Red wine isn't only for drinking, it makes a great addition to a fabulous tasting jerky recipe! I am a big fan of red wine, and this jerky has a great red wine flavor.
Slicing The Meat
I have been defrosting and using the venison in my freezer when making jerky over the past couple of months. Venison can be bought at many local butcher shops if you don't have any stashed away in your freezer.
I thawed my freezer packed venison roasts in a bowl of water in the refrigerator prior to slicing. Make sure to defrost any meat in the refrigerator and NOT on your kitchen counter. Submerging the meat in water will speed up the thawing process immensely.
After thawing and rinsing the deer roast, trim as much fat and silver skin as you can from the meat. Fat spoils faster than meat and will shorten the shelf life of the finished jerky.
Since I was going to use my Weston Jerky Slicer to cut the roast into jerky strips, I had to first slice the roast into 1″ thick pieces so they would fit into the slicer. Using a sharp knife really helps slice through meat that is not partially frozen. If you do not have a really sharp knife, you can put the meat back in the freezer for 1-2 hours to partially freeze/harden the meat so slicing evenly sized strips is easier. Visit my how to slice jerky page for more information on slicing meat for the perfect jerky.
To slice the perfect strips, I fed my venison steaks through the jerky slicer and it cut it perfectly like always. I LOVE this thing! You do not NEED this slicer, you can slice the meat by hand into strips. However, if you start making a lot of jerky, this thing is a must!
I made three different recipes out of this deer roast. You can see the roast separated into three 1lb piles in the above photo.
Related Page: Dozens of Jerky Recipes – Click Here!!!
Making The Marinade
This corkscrew deer jerky has some great ingredients such as wine, vinegar, salt, pepper, soy sauce... Most of these can already be found in your kitchen.
Start by adding all the ingredients in a ziplock bag or shallow bowl or dish. Add the jerky strips to the marinade and make sure that all the strips are covered fully with the marinade. Marinate in the refrigerator for 6-24 hours mixing the strips in the bag every 4 hours or so to make sure the strips marinate evenly.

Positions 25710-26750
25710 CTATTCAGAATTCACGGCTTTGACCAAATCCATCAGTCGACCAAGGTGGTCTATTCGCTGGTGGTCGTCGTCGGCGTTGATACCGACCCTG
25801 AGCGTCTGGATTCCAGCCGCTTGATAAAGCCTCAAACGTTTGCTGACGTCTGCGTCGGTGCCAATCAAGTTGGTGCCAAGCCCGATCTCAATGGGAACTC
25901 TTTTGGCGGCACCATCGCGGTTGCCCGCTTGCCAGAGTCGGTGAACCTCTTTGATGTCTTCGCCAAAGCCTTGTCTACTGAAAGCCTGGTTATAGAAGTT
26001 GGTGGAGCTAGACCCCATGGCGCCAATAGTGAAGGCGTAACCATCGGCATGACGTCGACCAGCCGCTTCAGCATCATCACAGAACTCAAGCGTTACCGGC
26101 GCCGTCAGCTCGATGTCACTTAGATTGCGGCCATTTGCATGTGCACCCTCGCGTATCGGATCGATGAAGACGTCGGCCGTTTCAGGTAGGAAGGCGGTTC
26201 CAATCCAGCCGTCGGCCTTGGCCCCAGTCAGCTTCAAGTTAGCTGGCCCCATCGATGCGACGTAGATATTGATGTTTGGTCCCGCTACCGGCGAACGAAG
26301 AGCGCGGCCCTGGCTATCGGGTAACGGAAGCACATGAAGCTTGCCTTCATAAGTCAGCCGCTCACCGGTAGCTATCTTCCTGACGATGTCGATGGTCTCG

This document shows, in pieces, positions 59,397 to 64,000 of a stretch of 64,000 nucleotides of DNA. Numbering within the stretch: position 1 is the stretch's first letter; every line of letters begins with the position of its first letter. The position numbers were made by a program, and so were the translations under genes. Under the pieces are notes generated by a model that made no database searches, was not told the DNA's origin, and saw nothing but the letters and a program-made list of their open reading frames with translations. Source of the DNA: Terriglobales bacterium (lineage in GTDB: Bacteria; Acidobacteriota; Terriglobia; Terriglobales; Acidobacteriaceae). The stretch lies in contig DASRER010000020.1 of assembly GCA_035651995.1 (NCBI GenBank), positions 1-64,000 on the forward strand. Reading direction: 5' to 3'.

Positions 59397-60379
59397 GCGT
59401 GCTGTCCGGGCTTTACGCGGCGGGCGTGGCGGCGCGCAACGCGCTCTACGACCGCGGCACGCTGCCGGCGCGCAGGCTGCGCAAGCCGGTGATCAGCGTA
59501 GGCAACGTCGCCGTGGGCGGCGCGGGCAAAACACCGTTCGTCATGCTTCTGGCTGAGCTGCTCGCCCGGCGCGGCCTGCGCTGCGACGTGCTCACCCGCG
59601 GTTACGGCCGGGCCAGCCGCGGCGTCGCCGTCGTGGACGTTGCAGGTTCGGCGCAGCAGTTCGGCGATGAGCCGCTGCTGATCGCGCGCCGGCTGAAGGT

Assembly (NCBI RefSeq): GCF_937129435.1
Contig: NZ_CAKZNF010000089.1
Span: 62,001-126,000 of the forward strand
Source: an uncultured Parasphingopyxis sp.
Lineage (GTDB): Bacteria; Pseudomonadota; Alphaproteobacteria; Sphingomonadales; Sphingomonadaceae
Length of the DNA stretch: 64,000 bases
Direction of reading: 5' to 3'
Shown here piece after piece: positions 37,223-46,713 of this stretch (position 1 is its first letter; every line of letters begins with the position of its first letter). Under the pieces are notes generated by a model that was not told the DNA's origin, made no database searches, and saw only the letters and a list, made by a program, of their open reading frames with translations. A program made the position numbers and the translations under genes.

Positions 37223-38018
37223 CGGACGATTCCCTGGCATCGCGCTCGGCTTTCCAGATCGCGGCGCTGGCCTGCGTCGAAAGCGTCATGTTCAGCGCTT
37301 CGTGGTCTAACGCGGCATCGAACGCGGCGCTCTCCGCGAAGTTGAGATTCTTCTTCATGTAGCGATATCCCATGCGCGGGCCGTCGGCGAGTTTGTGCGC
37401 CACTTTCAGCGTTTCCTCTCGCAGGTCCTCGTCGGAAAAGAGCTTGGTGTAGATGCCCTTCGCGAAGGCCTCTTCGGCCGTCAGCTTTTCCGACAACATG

After the jerky has finished marinating, strain the strips in a colander. The jerky will not soak up all the marinade and the excess will need to be removed.
Before adding to the dehydrator, oven, or smoker; pat the strips dry with paper towels. This helps speed up the drying process and also prevents the jerky from having a 'sticky' feel when finished.
I used my Excalibur Dehydrator when making this recipe. Above you can see the strips laid out on the dehydrator trays with space between them so air can flow around each piece and dry each strip evenly. You can also use an oven or smoker to make this recipe. For step by step instructions on how to use a dehydrator, oven, and smoker to make jerky; make sure to visit my How to Make Jerky page.
Testing For When The Jerky Is Finished
While drying the jerky, you want to start testing to see if it has finished at about the 3-4 hour mark. Take a piece of jerky out of the dehydrator, oven, or smoker and allow it to cool for 5 minutes to room temperature. Bend the jerky in half; it should bend and crack but not break in half. You will also see white fibers in the meat. The fibers are really visible when a piece is ripped in half.
If the jerky is not finished, continue drying for another hour and repeat the same process until the jerky is finished. 90% of the jerky i make is finished within 4-6 hours when using a dehydrator or oven and 6-9 hours when using a smoker. If pre-heating the meat in the oven, drying time can be as little as 2.5 hours.
It took about 4 ½ hours at 165°F to be done just right. The jerky turned out tasting very good. It has a little bit of a sour flavor from the red wine vinegar but also a nice berry taste from the wine.
The black pepper also gave this jerky a nice little spice that comes through towards the end of chewing a piece. If you are a big wine drinker, this is the jerky that will excite your taste buds! Anyone up for some wine and jerky after a long hard day at work? I am!
To make the jerky last as long as possible, curing salt will really help along with keeping in air tight containers. I have put together a page on storing jerky and steps you can take to make your jerky have an extended shelf life. Check it out!
Old Pro Tips:
- Trim all fat from the meat before marinating for longer lasting jerky once it’s finished drying
- Use curing salt or celery juice powder to extend the life of the jerky
- Marinate closer to 24 hours for the most intense flavor
- Any red wine can be used when making this jerky
For more in depth directions on how to dry your jerky, visit my page Jerky Making Methods.
- ¼ cup red wine
- 2 tablespoon soy sauce
- 1 tablespoon red wine vinegar
- 1 teaspoon garlic powder
- ½ teaspoon onion powder
- ¼ cup beef broth
- ¼ teaspoon kosher salt
- ½ teaspoon black pepper
- ¼ teaspoon curing salt (optional)
- Trim all visible fat from the venison or beef and place in freezer for an hour or two to partially freeze.
- While the meat is in the freezer, combine marinade ingredients in a bowl or ziplock bag.
- Add sliced venison or beef to the mixture in the ziplock bag or bowl and marinate for 6-24 hours in the refrigerator.
- After the meat has finished marinating, remove from refrigerator and strain excess marinade in a colander and pat dry with paper towels.
- The jerky is finished when it bends and cracks, but does not break in half. White fibers will also be seen when the jerky is bent.